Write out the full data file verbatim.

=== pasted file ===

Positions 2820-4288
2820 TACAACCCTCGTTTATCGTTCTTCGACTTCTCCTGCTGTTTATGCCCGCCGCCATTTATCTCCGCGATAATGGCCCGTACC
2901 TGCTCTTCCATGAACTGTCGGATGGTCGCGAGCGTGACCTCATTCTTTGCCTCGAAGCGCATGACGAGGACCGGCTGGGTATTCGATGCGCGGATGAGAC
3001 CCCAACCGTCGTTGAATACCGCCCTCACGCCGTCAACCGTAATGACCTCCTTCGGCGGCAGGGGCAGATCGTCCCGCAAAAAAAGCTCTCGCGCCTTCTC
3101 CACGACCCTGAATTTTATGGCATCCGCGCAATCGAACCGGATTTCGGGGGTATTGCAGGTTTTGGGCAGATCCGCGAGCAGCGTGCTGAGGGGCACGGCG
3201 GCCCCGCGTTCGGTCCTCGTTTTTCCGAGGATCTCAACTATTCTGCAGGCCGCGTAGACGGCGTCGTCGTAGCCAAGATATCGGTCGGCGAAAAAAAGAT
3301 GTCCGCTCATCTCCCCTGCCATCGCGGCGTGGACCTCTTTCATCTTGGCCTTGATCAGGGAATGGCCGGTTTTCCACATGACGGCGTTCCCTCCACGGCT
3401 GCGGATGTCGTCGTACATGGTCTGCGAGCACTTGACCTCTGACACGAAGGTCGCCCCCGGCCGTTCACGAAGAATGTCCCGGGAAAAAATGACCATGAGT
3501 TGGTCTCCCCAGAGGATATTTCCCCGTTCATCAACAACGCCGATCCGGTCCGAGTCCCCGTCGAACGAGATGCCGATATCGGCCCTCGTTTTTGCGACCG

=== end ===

Positions 2820-4288
2820 TACAACCCTCGTTTATCGTTCTTCGACTTCTCCTGCTGTTTATGCCCGCCGCCATTTATCTCCGCGATAATGGCCCGTACC
2901 TGCTCTTCCATGAACTGTCGGATGGTCGCGAGCGTGACCTCATTCTTTGCCTCGAAGCGCATGACGAGGACCGGCTGGGTATTCGATGCGCGGATGAGAC
3001 CCCAACCGTCGTTGAATACCGCCCTCACGCCGTCAACCGTAATGACCTCCTTCGGCGGCAGGGGCAGATCGTCCCGCAAAAAAAGCTCTCGCGCCTTCTC
3101 CACGACCCTGAATTTTATGGCATCCGCGCAATCGAACCGGATTTCGGGGGTATTGCAGGTTTTGGGCAGATCCGCGAGCAGCGTGCTGAGGGGCACGGCG
3201 GCCCCGCGTTCGGTCCTCGTTTTTCCGAGGATCTCAACTATTCTGCAGGCCGCGTAGACGGCGTCGTCGTAGCCAAGATATCGGTCGGCGAAAAAAAGAT
3301 GTCCGCTCATCTCCCCTGCCATCGCGGCGTGGACCTCTTTCATCTTGGCCTTGATCAGGGAATGGCCGGTTTTCCACATGACGGCGTTCCCTCCACGGCT
3401 GCGGATGTCGTCGTACATGGTCTGCGAGCACTTGACCTCTGACACGAAGGTCGCCCCCGGCCGTTCACGAAGAATGTCCCGGGAAAAAATGACCATGAGT
3501 TGGTCTCCCCAGAGGATATTTCCCCGTTCATCAACAACGCCGATCCGGTCCGAGTCCCCGTCGAACGAGATGCCGATATCGGCCCTCGTTTTTGCGACCG